Universal Pictures / 20th Century Fox / A24
Bo Burnham's debut film "Eighth Grade" is getting praise for its realistic and touching portrayal of growing up today. It builds on a long line of movies that deal with the awkwardness of coming of age. Here are 17 of them.
The Graduate (1967)
In this classic from director Mike Nichols, Benjamin Braddock (breakout star Dustin Hoffman) has a lot of cringeworthy moments with Mrs. Robinson (Anne Bancroft), including one where he utters the famous line: "Mrs. Robinson, you're trying to seduce me, aren't you?"
Fast Times at Ridgemont High (1982)
This raunchy comedy took on teenage sexuality and a whole lot more. In one cringeworthy scene, Mike Damone (Robert Romanus) offers Brad Hamilton (Judge Reinhold) a five-point plan for getting with a girl. The plan goes as follows: (1) "You never let on how much you like a girl," (2) "you always call the shots," (3) "act like wherever you are, that's the place to be," (4) "whenever you order something, find out what she wants and order it for both of you," and (5) "when it comes down to making out, whenever possible, put on Side 1 of Led Zeppelin 4."
Sixteen Candles (1984)
In the earliest of John Hughes' iconic teen movies, Samantha (Molly Ringwald) pines after older boy Jake (Michael Schoeffling) and avoids nerdy Ted (Anthony Michael Hall), while her sixteenth birthday gets overshadowed by her older sister's upcoming marriage. In one cringeworthy scene, Ted accosts Samantha on the dance floor and starts dancing in front of her. Samantha runs away to cry, and he's left awkwardly dancing by himself.
The Breakfast Club (1985)
This story of kids from different cliques coming together for detention is widely recognized as one of the greatest high school movies of all time. You can't help but squirm when Allison Reynolds (Ally Sheedy) decides to create the appearance of "snow" on her drawing by scratching her hair to shake off some dandruff.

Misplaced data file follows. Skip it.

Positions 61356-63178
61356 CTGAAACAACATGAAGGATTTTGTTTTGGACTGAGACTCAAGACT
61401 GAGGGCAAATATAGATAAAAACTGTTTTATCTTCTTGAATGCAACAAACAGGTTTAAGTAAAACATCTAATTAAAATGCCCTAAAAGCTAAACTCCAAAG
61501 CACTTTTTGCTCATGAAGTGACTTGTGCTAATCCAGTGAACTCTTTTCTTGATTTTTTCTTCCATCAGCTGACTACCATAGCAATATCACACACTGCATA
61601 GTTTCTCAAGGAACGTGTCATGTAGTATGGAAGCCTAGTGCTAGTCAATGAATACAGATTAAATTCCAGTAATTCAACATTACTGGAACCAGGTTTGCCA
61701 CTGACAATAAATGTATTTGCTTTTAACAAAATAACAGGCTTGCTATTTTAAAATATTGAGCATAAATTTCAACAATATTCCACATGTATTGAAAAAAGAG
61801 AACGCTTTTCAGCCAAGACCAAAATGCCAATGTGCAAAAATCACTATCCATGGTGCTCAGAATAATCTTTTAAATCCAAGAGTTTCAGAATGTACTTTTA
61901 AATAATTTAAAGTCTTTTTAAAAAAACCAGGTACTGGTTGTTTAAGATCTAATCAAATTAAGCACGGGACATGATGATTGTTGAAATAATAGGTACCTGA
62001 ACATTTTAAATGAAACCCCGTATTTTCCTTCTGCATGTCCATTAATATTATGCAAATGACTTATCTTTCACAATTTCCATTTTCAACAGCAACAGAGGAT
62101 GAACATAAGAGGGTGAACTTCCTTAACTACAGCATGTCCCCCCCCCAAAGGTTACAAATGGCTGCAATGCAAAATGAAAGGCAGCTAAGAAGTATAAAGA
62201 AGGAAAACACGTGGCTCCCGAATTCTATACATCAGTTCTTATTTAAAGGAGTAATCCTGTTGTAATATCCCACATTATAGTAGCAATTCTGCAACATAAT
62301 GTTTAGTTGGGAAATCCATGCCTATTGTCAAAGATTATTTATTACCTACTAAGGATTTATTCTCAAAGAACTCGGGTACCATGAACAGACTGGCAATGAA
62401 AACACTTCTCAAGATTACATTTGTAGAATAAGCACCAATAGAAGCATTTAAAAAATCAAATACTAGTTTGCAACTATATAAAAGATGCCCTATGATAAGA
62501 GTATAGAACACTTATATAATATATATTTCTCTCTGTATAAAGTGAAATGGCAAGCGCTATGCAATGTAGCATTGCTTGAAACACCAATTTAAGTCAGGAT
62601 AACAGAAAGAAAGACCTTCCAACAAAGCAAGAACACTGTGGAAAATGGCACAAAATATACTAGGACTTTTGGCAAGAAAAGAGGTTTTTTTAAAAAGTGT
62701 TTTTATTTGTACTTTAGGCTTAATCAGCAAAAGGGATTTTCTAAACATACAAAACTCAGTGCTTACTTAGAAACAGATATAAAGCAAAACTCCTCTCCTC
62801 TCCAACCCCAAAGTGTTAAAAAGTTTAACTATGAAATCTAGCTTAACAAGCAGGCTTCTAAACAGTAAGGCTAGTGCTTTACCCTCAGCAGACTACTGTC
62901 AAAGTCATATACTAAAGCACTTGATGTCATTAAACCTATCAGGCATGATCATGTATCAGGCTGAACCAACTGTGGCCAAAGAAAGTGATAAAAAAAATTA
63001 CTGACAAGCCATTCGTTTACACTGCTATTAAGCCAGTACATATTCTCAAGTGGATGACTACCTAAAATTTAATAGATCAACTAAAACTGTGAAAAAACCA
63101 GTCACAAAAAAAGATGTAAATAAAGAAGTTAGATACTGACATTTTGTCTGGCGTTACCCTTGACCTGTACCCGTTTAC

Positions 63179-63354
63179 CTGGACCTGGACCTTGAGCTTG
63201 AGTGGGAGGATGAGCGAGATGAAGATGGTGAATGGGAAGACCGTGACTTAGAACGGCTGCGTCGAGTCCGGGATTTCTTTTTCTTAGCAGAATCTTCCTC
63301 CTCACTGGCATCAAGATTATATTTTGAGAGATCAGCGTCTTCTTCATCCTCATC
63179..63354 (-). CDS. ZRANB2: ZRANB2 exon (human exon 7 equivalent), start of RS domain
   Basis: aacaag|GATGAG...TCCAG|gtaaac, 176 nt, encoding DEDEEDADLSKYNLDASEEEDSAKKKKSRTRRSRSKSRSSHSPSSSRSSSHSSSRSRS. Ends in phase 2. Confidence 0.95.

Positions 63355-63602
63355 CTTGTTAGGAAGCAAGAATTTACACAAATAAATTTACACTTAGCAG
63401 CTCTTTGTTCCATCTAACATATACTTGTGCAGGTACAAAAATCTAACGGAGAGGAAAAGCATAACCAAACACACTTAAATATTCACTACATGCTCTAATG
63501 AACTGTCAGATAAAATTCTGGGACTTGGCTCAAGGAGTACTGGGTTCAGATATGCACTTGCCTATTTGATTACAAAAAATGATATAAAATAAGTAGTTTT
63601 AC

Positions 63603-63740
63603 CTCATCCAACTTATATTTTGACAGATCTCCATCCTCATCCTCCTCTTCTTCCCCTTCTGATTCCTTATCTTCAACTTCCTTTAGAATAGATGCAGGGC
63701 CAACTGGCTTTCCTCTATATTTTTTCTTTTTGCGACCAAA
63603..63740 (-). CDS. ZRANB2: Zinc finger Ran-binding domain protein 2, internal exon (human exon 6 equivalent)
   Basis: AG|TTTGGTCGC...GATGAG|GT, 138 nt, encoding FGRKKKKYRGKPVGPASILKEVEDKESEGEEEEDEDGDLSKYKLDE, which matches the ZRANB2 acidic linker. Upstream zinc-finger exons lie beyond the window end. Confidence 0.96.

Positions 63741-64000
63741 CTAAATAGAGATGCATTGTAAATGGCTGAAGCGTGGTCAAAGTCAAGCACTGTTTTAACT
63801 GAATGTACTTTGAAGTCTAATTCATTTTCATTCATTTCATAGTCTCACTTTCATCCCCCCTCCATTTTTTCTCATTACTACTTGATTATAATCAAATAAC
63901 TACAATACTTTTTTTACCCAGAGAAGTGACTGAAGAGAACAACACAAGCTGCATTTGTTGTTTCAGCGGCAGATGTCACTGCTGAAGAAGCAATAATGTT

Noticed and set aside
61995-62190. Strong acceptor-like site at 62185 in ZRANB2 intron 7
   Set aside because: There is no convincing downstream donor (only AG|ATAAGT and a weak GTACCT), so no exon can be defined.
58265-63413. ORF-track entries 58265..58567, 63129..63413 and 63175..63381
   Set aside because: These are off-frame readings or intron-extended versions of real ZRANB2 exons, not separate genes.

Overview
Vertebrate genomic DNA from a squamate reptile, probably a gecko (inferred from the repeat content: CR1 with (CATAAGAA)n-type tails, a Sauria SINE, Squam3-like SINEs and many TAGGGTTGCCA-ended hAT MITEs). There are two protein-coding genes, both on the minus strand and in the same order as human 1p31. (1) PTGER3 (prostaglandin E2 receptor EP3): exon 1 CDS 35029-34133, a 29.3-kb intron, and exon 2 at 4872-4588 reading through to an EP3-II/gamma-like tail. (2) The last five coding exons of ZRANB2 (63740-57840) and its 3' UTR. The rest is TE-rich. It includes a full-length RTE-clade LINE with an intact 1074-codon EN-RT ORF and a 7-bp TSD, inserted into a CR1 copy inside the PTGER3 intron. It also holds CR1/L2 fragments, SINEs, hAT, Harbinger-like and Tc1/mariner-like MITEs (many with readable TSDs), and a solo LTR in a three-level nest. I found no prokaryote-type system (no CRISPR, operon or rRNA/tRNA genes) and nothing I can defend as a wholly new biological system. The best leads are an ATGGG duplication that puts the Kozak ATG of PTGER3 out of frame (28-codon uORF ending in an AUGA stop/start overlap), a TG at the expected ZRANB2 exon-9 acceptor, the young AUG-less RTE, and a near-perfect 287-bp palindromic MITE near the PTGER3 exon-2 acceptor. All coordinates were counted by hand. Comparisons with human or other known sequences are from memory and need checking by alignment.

Weird Science (1985)
In this science-fiction comedy from John Hughes, social outcasts Gary and Wyatt (Anthony Michael Hall and Ilan Mitchell-Smith) use a computer program to bring a woman to life. In one especially cringeworthy scene, Gary and Wyatt take a shower with their creation -- together --and can't even form a sentence because they're too busy staring at her naked body.
Pretty in Pink (1986)
This John Hughes film focuses on Andie Walsh (Molly Ringwald) and her relationship with a much more popular Blane (Andrew McCarthy). In one particularly cringeworthy scene, her awkward friend Duckie starts talking to himself as he considers divulging his true love to Andie.
Stand by Me (1986)
This Rob Reiner adaptation of a Stephen King story tells the story of four boys from a small town in Oregon who go on a hike to find the missing body of a child. It's hard not to cringe (and feel a little faint) when the boys get bitten by leeches after they take a dip in a forest pool. Especially when Gordie (Wil Wheaton) faints after pulling a leech from his crotch.
20th Century Fox
Say Anything (1989)
In Cameron Crowe's directorial debut, kickboxer Lloyd Dobler (John Cusack) falls in love with valedictorian Diane Court (Ione Skye). In one cringeworthy scene toward the end of the movie, Diane goes to Lloyd's gym to reconcile with him and declare her true feelings. They eventually make up and kiss -- even though Lloyd has been punched in the face during training and has a very bloody nose the entire time. (Ew.)
Buena Vista Pictures
10 Things I Hate About You (1999)